This irregular dwarf galaxy, named IC 1613, contains some 100 million stars (bluish in this portrayal). It is a member of our Local Group of galaxy neighbors, a collection which also includes our Milky Way, the Andromeda spiral and the Magellanic clouds. 2.4 million light-years away, it contains several examples of Cepheid variable stars — key calibrators of the cosmic distance ladder. The bulk of its stars were formed about 7 billion years ago, and it does not appear to be undergoing star formation at the present day, unlike other very active dwarf irregulars such as the Large and Small Magellanic clouds. To the lower right of IC 1613 (oriented with North to the left and East down in this view), one may view a background galaxy cluster (several hundred times more distant than IC 1613) consisting of dozens of orange-yellow blobs, centered on a pair of giant cluster elliptical galaxies. To the left of the irregular galaxy is a bright, sixth magnitude, foreground Milky Way star in the constellation of Cetus the Whale, identified here as a star by its sharp diffraction spikes radiating at 45 degree angles. For coordinate information, visit the NOIRLab webpage for this photo | Photo: DES/NOIRLab/NSF/AURA. | Image processing: DES, Jen Miller (Gemini Observatory/NSF’s NOIRLab), Travis Rector (University of Alaska Anchorage), Mahdi Zamani & Davide de Martin

“This is a momentous milestone. For six years, the Dark Energy Survey collaboration took pictures of distant celestial objects in the night sky. Now, after carefully checking the quality and calibration of the images captured by the Dark Energy Camera, we are releasing this second batch of data to the public,” said DES Director Rich Kron of Fermilab and the University of Chicago. “We invite professional and amateur scientists alike to dig into what we consider a rich mine of gems waiting to be discovered.”

The primary tool in collecting these images, the DOE-built Dark Energy Camera, is mounted to the NSF-funded Víctor M. Blanco 4-meter Telescope, part of the Cerro Tololo Inter-American Observatory in the Chilean Andes, part of NSF’s NOIRLab. Each week, the survey collected thousands of pictures of the southern sky, unlocking a trove of potential cosmological insights.

Once captured, these images (and the large amount of data surrounding them) are transferred to the National Center for Supercomputing Applications for processing via the DES Data Management project. Using the Blue Waters supercomputer at NCSA, the Illinois Campus Cluster and computing systems at Fermilab, NCSA prepares calibrated data products for public and research consumption. It takes approximately four months to process one year’s worth of data into a searchable, usable catalog.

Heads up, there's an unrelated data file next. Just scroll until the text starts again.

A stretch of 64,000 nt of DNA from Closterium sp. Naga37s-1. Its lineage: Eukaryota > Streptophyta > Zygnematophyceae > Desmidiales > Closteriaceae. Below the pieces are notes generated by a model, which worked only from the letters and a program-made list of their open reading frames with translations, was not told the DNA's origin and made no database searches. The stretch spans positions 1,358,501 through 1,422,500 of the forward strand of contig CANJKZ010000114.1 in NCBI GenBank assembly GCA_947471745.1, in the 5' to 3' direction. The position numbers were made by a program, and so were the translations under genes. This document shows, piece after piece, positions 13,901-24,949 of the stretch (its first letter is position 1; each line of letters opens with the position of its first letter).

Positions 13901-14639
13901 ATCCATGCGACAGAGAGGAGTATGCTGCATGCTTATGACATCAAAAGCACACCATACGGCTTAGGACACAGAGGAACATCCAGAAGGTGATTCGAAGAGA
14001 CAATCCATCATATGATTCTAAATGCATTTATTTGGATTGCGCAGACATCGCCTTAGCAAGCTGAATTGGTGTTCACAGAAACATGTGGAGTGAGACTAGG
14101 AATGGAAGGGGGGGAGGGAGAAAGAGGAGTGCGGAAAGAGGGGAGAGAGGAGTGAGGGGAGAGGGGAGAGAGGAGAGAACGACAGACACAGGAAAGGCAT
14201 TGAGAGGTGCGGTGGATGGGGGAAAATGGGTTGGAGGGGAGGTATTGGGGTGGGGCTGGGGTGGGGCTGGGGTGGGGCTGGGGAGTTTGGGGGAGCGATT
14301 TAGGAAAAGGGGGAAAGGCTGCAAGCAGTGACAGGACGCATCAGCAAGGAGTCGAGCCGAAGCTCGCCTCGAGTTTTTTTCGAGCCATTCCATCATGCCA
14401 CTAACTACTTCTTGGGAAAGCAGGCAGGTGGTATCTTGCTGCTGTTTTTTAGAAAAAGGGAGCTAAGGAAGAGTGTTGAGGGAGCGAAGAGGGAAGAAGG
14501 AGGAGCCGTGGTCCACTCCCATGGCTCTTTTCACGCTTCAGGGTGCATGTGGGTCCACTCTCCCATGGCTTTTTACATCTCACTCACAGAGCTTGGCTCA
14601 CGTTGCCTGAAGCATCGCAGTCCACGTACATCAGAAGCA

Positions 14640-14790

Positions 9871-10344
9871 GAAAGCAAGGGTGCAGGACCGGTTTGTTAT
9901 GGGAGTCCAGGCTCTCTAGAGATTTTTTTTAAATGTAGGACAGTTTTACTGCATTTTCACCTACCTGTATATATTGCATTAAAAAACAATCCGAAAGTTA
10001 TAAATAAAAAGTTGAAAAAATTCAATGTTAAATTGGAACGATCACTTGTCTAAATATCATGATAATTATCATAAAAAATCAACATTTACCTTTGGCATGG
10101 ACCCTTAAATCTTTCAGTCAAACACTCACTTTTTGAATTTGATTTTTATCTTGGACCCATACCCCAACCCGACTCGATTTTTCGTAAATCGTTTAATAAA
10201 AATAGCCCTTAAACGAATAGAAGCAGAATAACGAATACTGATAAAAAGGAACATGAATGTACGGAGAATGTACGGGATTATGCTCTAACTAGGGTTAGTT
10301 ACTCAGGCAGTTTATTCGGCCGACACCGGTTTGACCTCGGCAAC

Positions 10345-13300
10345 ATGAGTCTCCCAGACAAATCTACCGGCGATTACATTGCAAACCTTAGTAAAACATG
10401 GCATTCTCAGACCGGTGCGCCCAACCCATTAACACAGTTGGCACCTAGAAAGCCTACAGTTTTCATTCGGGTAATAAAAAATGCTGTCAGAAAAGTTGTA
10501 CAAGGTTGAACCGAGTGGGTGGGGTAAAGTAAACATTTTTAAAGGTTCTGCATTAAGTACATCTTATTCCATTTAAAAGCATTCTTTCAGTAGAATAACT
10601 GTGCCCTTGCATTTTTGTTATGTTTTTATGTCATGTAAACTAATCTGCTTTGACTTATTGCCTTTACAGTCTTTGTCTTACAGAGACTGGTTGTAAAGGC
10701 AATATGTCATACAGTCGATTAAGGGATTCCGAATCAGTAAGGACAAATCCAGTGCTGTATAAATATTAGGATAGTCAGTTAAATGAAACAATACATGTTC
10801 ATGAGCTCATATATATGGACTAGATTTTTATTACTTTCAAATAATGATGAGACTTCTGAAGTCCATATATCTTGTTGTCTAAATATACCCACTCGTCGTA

The detailed precision cosmology constraints based on the full six-year DES data set will come out over the next two years.

a dimly-lit domed-top observatory on the left at night, with the glow of the milky way visible in the sky above it
The Dark Energy Survey uses a 570-megapixel camera mounted on the Blanco Telescope, at the CTI Observatory in Chile, to image 5,000 square degrees of southern sky | Photo: Fermilab

The DES DR2 is hosted at the Community Science and Data Center, a program of NOIRLab. CSDC provides software systems, user services and development initiatives to connect and support the scientific missions of NOIRLab’s telescopes, including the Blanco Telescope at Cerro Tololo Inter-American Observatory.

NCSA, NOIRLab and the LIneA Science Server collectively provide the tools and interfaces that enable access to DR2.

“Because astronomical data sets today are so vast, the cost to handle them is prohibitive for individual researchers or most organizations. CSDC provides open access to big astronomical data sets like DES DR2 and the necessary tools to explore and exploit them — then all it takes is someone from the community with a clever idea to discover new and exciting science,” said Robert Nikutta, project scientist for Astro Data Lab at CSDC.

“With information on the positions, shapes, sizes, colors and brightnesses of over 690 million stars, galaxies and quasars, the release promises to be a valuable source for astronomers and scientists worldwide to continue their explorations of the universe, including studies of matter (light and dark) surrounding our home Milky Way galaxy, as well as pushing further to examine groups and clusters of distant galaxies, which hold precise evidence about how the size of the expanding universe changes over time,” said Dark Energy Survey Data Management Project Scientist Brian Yanny of Fermilab.

This work is supported in part by the U.S. Department of Energy Office of Science.

About DES